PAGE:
For a while now, accusations of art theft have been leveled at LowKey Geeks across social media. A number of people have taken offense to this, and it’s not uncommon for people in the con scene to contact conventions about vendors who have done similar things in the past.
Roxy Nguyen is one such person.
Ms. Nguyen sent the following email to Fanime’s dealer head on April 25th:
Hello, I heard there is a vendor called LowKeyGeeks vending at your exhibit hall. I wanted to let you guys know that that company traces many artist work and pretends they do all the work. They have been caught multiple times and apologize but do it again every time. I believe there is a policy that restricts anyone plagarizing other people’s work? I have lots of evidence proving this.
While we were unable to locate the 2018 vendor or artist rules for Fanime, we do know the event has traditionally banned bootlegs. If the allegations leveled against LowKey Geeks are true, it could be argued that their products are in violation of that policy.
A month went by with no response, which to be fair – with an event as large as Fanime – isn’t all that unexpected. What was unexpected though was the response Nguyen got last week from Fanime staffer Camilla Wong. The response, which included Nguyen’s original message, read:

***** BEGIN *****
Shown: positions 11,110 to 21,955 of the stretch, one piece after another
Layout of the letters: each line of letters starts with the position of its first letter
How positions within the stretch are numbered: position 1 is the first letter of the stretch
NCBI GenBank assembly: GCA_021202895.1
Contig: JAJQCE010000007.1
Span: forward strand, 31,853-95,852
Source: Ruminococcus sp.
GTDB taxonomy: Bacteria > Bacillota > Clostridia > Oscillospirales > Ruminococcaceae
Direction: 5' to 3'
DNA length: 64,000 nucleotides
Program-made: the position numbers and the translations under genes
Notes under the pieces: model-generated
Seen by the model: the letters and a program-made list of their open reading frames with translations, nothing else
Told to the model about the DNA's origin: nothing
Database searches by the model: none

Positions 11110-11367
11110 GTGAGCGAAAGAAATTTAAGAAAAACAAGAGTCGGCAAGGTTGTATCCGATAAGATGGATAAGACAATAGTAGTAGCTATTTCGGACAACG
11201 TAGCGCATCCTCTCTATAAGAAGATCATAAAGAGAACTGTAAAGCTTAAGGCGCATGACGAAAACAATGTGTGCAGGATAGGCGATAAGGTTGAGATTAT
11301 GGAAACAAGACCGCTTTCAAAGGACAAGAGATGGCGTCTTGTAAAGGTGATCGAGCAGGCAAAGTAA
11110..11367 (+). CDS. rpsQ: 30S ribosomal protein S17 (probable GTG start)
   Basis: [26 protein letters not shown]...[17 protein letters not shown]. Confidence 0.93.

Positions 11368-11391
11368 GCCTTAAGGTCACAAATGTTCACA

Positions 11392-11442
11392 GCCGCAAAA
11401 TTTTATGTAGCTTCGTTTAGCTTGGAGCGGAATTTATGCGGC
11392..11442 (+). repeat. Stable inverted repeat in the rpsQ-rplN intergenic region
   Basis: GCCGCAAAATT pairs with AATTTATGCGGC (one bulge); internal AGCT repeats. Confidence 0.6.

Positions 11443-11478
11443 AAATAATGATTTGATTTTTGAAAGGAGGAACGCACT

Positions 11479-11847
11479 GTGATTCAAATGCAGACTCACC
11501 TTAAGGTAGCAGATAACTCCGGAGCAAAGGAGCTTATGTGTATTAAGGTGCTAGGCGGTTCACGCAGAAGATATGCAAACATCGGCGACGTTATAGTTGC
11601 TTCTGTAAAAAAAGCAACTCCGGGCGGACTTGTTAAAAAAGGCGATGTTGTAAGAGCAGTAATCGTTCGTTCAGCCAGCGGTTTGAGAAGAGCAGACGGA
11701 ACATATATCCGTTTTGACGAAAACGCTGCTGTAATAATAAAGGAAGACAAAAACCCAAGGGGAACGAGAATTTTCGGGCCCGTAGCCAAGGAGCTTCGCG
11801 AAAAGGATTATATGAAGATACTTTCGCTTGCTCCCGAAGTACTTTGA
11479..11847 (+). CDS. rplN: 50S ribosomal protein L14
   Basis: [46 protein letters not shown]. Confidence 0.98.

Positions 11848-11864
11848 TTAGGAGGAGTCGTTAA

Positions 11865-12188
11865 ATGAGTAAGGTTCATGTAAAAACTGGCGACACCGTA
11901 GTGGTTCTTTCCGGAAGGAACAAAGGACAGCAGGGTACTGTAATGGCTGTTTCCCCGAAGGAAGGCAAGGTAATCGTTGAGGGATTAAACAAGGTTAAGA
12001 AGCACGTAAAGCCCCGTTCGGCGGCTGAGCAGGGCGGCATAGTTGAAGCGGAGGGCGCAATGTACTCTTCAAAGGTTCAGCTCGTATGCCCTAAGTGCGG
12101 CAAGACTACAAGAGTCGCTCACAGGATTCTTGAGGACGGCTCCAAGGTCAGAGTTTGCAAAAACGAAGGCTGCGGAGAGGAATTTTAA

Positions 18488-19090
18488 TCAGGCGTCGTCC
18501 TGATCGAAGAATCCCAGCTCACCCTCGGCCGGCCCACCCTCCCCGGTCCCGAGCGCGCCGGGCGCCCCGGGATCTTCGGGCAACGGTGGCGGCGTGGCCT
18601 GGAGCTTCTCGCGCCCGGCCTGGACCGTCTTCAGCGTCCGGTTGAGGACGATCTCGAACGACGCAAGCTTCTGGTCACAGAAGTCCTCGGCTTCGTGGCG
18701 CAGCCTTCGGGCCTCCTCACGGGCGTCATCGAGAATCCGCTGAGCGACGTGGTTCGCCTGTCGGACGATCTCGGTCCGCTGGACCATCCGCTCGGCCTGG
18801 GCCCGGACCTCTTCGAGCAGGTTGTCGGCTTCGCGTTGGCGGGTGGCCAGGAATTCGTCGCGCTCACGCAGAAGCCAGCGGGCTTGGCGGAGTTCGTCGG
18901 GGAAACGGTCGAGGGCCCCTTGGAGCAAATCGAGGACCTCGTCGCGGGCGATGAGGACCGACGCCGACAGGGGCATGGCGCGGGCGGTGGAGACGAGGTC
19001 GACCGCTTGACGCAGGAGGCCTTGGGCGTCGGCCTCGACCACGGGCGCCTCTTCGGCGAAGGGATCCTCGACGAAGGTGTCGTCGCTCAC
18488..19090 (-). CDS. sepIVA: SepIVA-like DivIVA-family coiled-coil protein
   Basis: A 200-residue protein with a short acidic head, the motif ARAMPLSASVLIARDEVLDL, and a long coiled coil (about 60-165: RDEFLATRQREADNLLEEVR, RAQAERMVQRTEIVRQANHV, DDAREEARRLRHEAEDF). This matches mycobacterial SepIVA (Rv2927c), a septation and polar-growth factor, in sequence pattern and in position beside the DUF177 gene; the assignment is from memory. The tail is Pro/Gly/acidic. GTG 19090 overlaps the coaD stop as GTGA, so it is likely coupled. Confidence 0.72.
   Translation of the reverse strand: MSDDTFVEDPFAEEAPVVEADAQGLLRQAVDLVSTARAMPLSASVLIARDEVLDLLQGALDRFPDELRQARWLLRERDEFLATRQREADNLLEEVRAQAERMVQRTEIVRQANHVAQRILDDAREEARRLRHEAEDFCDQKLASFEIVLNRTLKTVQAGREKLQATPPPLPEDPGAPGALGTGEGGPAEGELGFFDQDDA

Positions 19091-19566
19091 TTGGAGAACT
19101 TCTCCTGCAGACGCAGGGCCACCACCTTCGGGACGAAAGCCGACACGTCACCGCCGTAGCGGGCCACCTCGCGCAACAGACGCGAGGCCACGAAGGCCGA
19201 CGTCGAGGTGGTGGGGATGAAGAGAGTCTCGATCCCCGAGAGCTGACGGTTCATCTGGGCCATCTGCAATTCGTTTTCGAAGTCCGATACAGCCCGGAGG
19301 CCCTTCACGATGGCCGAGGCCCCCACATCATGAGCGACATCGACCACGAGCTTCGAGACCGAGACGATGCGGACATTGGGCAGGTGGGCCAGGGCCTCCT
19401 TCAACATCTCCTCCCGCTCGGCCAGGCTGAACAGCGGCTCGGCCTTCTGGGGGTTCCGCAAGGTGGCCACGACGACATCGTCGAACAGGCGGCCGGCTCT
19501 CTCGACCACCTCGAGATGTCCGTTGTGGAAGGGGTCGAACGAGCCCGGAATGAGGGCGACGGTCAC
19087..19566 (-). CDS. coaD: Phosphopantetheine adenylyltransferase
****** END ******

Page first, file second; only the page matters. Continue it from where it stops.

This email has been forwarded to LowKey Geeks as they plan to retain a lawyer to build a harassment lawsuit case.
It’s almost hard to describe my reaction to this email. It is frankly disturbing on many levels.
First of all, Fanime staff is communicating potential legal action on behalf of LowKey Geeks that (according to their own email) has not even been filed yet. This is bizarre. Frankly, regardless of Fanime staff’s intentions, it comes off as a threat.
While none of us at Nerd & Tie are lawyers, what Nguyen did does not seem to remotely meet the legal description of harassment in California. We spoke with Nguyen, and she assured us that she has only sent two emails about LowKey Geeks — one to Fanime and a second to Anime Expo.
And, as there are perceived policy violations, she appears to have had a legitmate reason to do so.
Secondly (and perhaps more importantly), when a complaint was filed about one of their vendors, the only apparent actions taken by Fanime staff was to hand over that email to the vendor. It’s safe to assume that this included Nguyen’s name and contact information (as the entirety of her intial email would be attached). If this is the convention’s policy when they are contacted about issues, it seems fairly chilling. What if this had been a complaint about a much more serious policy violation? Would Nguyen’s email have been handed over then too?
It apparently has not been.
In the end, we’re left scratching our heads. We attempted to reach out to Fanime staff multiple times over the last several days for comment on this piece, but they have yet to respond. Without their side of the story we’re left with nothing but speculation.